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As Benjamin Wittes and I noted a few weeks ago, these past few weeks have produced some interesting litigation activity regarding the Senate Intelligence Committee’s interrogation report. In the last days of the Obama administration and the first few days of the Trump administration, things appear to have picked up even more.
As far as we know, there are at least four cases in which counsel for Guantanamo detainees have filed motions requesting that the SSCI report be preserved in some form:
- Abd al-Rahim al-Nashiri’s military commission case
- Nashiri’s habeas case in the U.S. District Court for the District of Columbia
- The 9/11 military commission case
- Abu Zubaydah’s habeas case in the D.C. district court
Recently, we have seen action in the latter three of these cases.
In February 2015, Nashiri’s defense counsel filed a motion for the military judge to either provide the defense with a full copy of the SSCI report or preserve a copy of the document under seal, a motion which the judge denied. Some time in November or early December 2016, Nashiri’s counsel in his habeas case put forward a similar motion, requesting that a copy of the document be held under seal with the court. As Ben noted, Judge Royce Lamberth granted the motion on December 28th. Despite the government’s filing of a motion for partial reconsideration and clarification, or at least a stay, Lamberth reiterated his order on January 19th.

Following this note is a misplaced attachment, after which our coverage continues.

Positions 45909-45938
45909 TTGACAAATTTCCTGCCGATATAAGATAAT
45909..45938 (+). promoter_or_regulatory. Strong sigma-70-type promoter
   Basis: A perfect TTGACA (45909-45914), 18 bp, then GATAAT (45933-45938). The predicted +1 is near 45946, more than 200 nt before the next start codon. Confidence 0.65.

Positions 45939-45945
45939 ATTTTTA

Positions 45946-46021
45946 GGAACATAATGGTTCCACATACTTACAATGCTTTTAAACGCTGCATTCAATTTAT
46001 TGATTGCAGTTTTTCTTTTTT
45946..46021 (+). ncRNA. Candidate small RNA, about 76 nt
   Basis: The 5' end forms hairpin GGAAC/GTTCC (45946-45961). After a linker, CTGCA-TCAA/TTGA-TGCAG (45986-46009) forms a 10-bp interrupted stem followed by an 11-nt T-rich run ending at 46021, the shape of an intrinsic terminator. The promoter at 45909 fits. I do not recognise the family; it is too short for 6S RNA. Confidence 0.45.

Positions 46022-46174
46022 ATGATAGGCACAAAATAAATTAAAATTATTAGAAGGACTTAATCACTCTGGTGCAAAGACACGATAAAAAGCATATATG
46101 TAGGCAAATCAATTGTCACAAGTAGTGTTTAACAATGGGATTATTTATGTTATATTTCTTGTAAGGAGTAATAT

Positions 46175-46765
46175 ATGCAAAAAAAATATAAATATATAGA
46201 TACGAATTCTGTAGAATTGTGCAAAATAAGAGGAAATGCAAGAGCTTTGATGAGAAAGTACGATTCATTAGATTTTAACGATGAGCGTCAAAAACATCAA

Defense counsel in the 9/11 military commission case filed a motion requesting access to the report in April 2014 (after the executive summary of the document was released to the public), and a motion requesting either access to the report or for the report to be preserved under seal in January 2015. On January 13, 2017, following renewed argument on the motion during pretrial hearings, military judge Colonel James Pohl ordered the Department of Defense to preserve its copy of the report, though he did not require the government to provide a copy of the report to be held under seal with the military commission.
This leaves Abu Zubaydah’s habeas case. The detainee’s counsel filed an initial motion to provide the court with a “complete and unredacted” copy of the report on November 18, and an emergency request for a timely decision on the original motion on January 17. On January 19, Judge Emmet G. Sullivan issued a minute order compelling production of the report, to be held under seal with the court:
MINUTE ORDER. It is hereby ORDERED that Petitioner’s Emergency Request for a Timely Decision on his Motion to Compel the Respondent to Produce for the Court a Complete and Unredacted Copy of the SSCI Report on the CIA Detention and Interrogation Program, ECF 463, is GRANTED for the reasons stated therein. Respondent immediately shall preserve a complete and unredacted electronic or paper copy of the entire Senate Select Committee on Intelligence Committee Study of the Central Intelligence Agency’s Detention and Interrogation Program (2014) (SSCI Report).